Posts Tagged ‘chimpanzee’

Happy Birthday, Harry Hmura!

Monday, July 6th, 2015

This day of sanctuary was sponsored by Alison Chapot in honor of Harry Hmura’s birthday! Alison has been a long time supporter and friend of the chimpanzees and in celebrating today she shared, “Harry is a dear friend and advocate for apes around the world.”

Harry Hmura is a musician and volunteers his performances to bring awareness to great apes and the sanctuaries that many of these individuals call home and assist with fundraising. Gaining inspiration from Dr. Jane Goodall and all of the great apes, Harry created a unique project called, I AM, I AM, in which he composed and produced an album using great ape vocalizations. “The entire collection of great ape vocal recordings, beginning in 2007, of chimpanzees, bonobos, gorillas, orangutans and gibbons including background environment sounds were recorded at sanctuaries or in natural indigenous habitats around the world.”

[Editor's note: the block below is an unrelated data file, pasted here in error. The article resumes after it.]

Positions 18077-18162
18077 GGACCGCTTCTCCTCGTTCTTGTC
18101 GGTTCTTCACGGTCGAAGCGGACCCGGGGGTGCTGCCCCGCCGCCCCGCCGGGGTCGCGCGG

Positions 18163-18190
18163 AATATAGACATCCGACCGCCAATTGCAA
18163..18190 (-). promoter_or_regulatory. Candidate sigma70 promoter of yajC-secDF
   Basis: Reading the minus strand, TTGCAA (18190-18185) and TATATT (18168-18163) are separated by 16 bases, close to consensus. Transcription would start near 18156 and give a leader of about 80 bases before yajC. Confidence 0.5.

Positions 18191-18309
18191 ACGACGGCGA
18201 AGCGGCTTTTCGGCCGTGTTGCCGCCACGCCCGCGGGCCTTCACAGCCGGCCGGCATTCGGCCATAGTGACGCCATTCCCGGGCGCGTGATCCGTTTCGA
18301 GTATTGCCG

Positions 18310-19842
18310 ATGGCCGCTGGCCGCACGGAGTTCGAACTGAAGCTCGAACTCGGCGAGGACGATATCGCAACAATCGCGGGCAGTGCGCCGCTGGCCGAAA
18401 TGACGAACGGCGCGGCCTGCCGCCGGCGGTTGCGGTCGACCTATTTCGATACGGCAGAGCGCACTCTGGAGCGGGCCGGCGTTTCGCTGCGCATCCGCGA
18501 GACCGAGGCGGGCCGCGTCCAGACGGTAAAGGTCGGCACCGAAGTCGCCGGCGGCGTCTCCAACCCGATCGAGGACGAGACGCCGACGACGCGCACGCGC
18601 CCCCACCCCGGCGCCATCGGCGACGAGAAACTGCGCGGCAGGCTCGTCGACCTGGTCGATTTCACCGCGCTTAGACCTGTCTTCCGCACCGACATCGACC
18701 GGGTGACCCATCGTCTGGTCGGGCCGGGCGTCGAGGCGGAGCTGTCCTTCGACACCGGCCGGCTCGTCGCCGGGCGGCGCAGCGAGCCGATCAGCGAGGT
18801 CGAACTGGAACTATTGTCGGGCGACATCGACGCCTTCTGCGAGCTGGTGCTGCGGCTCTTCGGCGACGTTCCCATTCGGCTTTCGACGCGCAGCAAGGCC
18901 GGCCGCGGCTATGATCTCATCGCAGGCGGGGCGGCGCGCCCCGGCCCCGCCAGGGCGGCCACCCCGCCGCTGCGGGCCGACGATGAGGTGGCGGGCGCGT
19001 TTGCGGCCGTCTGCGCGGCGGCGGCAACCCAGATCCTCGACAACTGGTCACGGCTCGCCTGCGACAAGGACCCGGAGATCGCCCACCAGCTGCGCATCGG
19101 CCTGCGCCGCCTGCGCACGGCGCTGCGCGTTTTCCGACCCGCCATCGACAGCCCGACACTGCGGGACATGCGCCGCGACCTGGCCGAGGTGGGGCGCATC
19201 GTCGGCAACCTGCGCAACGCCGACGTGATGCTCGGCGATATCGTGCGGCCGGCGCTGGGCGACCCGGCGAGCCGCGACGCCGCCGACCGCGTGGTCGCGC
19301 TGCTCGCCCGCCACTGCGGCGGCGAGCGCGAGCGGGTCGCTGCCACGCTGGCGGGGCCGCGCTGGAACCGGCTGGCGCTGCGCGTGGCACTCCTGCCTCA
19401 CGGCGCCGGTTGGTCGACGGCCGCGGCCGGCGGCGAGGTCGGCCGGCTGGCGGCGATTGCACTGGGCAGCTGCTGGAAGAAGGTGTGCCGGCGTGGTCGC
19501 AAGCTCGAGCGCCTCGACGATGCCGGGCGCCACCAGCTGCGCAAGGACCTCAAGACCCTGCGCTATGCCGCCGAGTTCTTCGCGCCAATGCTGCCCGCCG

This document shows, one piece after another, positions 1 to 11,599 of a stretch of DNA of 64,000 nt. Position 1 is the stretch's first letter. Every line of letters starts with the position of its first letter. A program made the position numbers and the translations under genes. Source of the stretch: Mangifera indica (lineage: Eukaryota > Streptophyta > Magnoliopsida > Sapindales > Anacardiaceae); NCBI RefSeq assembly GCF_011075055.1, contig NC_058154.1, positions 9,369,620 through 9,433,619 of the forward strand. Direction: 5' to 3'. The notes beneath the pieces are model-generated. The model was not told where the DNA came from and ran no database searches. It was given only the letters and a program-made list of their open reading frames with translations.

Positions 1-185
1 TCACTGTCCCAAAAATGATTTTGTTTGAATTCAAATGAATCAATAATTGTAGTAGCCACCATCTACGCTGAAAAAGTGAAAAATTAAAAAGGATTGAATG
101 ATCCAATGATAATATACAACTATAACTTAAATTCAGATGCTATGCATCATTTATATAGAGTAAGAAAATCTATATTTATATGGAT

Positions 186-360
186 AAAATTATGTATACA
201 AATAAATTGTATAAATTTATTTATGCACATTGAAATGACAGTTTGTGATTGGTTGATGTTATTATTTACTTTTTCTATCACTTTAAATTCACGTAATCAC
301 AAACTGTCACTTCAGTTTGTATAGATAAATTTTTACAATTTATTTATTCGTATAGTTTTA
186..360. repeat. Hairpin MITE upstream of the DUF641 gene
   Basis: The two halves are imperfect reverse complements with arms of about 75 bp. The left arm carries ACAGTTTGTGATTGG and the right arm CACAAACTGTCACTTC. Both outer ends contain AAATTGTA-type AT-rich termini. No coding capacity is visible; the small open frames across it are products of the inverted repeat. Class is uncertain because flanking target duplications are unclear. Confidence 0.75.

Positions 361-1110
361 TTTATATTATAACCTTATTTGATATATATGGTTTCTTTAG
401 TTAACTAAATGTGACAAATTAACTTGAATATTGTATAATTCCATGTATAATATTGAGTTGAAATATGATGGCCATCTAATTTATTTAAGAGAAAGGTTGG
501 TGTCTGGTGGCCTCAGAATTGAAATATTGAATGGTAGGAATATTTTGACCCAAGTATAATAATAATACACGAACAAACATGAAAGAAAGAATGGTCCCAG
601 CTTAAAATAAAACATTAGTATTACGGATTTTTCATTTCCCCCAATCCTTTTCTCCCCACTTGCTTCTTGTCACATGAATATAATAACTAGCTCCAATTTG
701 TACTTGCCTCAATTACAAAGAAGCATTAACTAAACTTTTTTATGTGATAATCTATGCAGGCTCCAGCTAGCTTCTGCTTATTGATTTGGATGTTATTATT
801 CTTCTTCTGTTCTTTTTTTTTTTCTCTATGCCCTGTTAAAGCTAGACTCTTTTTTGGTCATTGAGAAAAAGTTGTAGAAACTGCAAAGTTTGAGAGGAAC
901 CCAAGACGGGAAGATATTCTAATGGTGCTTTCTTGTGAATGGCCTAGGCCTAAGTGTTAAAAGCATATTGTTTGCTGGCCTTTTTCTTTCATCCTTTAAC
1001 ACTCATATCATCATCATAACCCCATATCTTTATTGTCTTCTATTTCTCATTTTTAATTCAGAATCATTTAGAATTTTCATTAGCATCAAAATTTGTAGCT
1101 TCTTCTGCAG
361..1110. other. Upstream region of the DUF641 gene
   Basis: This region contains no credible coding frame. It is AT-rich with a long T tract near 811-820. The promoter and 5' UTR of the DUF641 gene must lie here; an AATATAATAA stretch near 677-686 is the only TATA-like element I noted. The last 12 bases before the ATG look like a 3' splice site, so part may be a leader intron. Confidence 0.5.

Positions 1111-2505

“I AM, I AM Project’s mission is sharing half the proceeds for much needed funding with sanctuaries around the world. Sanctuaries are amazing places, innocent beautiful lives, the spirit between humans and great apes. They are home to individuals, each unique from the next with different names and faces rescued from laboratory research, the entertainment and pet industry, the bushmeat trade and loss of habitat. They provide life time care, rehabilitation, companionship, shelter, protection, even sometimes reuniting family members, bringing new meaning and desires to life.”

Alison, thank you so very much for thinking of the chimpanzees and giving them a special day as you honor your friend, Harry, and celebrate his life!

Harry, we are so grateful to you for the work you do to advocate for great apes and sanctuaries worldwide. Thank you for sharing your talent and compassion by bringing awareness of these incredibly special beings to so many others and helping to make a real difference in their lives.

Jamie, always living her life to the fullest:

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Fun on the 4th

Saturday, July 4th, 2015

What a day! The chimpanzees had a terrific 4th of July, starting with a party in the morning, set up by caregiver volunteers Patti and Connie and new staff member Anna.

Here are just a few party photo selections.